Last Updated 6 months by Emily Standley-Allard
Unhinged social media content has taken some social platforms by storm. If you have been scrolling through social media recently and wondered why brands are jumping on trending memes and publishing risqué, “out there” content, then you will have seen first-hand an interesting type of strategy that prioritizes excitement and chaos over everything else.
This strategy, which we’ll refer to as “unhinged marketing”, has emerged as a timely rebuke to the overly curated and unadventurous content that populated most social media feeds five years ago.
Audiences are increasingly looking for more real and authentic brands, and that’s where unhinged comes into play.
With the rise of photo dumps (where a user on Instagram will upload up to 10 seemingly random and low-effort photos), it’s no surprise that there has been a shift in what audiences are looking for when scrolling through social content.
And that shift in what people are looking for can be attributed to when younger influencers and users – namely Gen Z – began sharing instant, unedited snaps on Instagram, which are in stark contrast to the polished, aspirational images that people generally preferred of perfect-looking food and holidays.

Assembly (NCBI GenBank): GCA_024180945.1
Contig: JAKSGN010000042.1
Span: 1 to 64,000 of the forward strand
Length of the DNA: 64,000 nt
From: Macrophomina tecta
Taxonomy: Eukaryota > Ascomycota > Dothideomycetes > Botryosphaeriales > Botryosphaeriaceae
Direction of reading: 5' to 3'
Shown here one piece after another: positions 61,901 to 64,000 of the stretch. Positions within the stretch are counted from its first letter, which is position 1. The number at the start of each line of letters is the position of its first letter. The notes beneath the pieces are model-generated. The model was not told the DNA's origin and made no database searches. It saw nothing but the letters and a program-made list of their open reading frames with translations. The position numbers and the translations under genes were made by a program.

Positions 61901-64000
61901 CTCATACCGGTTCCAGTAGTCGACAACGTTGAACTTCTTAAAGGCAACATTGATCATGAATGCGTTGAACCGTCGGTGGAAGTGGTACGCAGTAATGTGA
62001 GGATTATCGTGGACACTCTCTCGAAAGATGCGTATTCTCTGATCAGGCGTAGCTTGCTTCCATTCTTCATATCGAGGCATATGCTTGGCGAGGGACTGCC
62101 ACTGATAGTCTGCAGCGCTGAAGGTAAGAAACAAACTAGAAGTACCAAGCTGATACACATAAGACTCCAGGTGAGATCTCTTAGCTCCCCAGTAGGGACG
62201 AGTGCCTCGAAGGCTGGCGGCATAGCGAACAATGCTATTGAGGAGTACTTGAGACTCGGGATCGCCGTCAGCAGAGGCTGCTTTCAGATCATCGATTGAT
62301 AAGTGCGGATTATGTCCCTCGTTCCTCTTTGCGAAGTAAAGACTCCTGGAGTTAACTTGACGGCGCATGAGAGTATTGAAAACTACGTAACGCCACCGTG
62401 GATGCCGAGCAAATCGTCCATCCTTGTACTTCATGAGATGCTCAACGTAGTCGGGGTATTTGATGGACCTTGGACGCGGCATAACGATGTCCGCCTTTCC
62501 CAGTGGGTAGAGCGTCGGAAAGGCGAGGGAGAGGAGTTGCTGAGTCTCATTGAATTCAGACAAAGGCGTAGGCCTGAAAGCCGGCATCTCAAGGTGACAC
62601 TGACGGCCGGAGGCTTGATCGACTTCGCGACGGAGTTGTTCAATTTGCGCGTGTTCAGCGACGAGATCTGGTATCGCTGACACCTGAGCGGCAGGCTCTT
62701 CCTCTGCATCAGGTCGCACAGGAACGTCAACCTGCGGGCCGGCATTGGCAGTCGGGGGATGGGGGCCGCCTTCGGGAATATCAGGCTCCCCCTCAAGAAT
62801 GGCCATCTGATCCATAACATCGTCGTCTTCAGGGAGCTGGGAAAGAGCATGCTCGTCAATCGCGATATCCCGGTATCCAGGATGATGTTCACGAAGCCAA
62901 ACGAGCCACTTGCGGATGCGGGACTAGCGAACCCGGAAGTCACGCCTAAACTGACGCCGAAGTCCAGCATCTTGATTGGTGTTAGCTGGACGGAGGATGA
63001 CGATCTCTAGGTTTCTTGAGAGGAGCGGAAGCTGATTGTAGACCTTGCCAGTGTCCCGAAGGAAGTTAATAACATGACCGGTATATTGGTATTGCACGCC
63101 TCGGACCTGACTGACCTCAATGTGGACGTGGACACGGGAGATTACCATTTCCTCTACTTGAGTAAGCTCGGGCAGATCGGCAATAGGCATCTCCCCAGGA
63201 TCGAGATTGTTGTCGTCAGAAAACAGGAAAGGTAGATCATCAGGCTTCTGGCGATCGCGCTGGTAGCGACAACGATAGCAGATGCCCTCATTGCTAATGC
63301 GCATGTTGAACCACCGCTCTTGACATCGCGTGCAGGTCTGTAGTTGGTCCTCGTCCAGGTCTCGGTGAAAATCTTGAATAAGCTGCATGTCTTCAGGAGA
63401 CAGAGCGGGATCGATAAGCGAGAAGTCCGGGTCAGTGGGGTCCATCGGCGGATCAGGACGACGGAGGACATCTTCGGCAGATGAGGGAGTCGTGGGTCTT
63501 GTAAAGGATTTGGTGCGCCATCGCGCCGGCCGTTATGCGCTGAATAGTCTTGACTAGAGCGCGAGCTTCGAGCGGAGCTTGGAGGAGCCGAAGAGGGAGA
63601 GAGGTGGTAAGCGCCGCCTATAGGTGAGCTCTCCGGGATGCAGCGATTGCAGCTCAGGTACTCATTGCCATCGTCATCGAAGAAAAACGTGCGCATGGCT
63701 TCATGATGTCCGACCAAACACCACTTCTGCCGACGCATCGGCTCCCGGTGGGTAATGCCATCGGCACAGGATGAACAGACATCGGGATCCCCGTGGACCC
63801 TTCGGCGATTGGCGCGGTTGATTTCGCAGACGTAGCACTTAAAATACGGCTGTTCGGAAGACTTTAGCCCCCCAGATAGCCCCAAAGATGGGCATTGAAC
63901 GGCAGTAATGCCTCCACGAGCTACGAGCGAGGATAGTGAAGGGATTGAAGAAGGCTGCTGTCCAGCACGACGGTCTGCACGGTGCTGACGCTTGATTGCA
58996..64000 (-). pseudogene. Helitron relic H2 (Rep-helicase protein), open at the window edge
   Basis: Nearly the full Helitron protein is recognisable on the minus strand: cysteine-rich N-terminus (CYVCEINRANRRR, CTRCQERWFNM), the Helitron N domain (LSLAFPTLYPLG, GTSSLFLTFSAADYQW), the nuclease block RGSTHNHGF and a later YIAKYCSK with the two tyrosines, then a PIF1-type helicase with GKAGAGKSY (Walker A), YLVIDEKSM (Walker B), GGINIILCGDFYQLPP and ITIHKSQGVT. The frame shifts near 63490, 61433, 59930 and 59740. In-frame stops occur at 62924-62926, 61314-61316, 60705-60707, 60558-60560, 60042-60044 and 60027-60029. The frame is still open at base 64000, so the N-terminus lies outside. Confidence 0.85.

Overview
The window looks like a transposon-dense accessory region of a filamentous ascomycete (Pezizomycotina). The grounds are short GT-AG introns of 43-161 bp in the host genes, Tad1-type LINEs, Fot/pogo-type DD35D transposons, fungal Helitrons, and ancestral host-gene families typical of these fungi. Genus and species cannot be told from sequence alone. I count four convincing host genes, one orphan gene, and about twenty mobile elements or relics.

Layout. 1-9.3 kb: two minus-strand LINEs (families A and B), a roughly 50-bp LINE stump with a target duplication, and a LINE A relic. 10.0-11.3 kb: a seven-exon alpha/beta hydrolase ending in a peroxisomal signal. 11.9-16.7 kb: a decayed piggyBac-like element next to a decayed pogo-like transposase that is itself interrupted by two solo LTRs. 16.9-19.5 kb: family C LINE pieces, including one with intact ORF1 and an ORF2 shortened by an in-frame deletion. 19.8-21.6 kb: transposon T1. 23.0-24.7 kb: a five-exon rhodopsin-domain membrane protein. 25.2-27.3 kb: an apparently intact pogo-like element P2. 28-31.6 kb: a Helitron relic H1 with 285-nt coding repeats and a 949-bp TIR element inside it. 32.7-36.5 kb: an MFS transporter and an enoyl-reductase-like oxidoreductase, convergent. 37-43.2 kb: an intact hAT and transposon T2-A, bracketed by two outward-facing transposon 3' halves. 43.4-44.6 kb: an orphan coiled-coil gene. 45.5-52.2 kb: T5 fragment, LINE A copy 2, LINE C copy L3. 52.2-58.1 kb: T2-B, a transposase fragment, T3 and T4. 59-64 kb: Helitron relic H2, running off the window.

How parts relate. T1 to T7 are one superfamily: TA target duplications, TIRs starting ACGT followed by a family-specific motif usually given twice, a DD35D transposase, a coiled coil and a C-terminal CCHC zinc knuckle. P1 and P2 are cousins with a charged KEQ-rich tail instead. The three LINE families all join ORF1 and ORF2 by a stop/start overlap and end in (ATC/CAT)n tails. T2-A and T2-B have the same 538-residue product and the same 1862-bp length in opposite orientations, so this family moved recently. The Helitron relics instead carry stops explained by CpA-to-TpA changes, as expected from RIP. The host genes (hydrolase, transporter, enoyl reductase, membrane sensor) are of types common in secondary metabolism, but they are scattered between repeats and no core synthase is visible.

This new form of social media marketing is unfiltered, messy and spontaneous.
Brands now recognize that posting this stop-the-scroll content can make them more relatable, which helps to strengthen consumer relationships, and it can be a huge driving force for higher engagement.
What are examples of unhinged content?
Duolingo is arguably the brand that has best mastered the art of unhinged content.
The language-learning app has weaponized its owl mascot for a series of quirky and memorable videos that have taken TikTok by storm.
Its most popular clip, which riffs on pop singer Dua Lipa, has been viewed a staggering 38.5 million times.
Duolingo recently pushed the boundaries even further after responding to images of Katy Perry being slimed at the Kid’s Choice Awards in Los Angeles, with a lewd post on Twitter, which has since received 578,000 likes.
Budget airline Ryanair has seen similar success with its own unhinged content, which focuses on being funny and entertaining.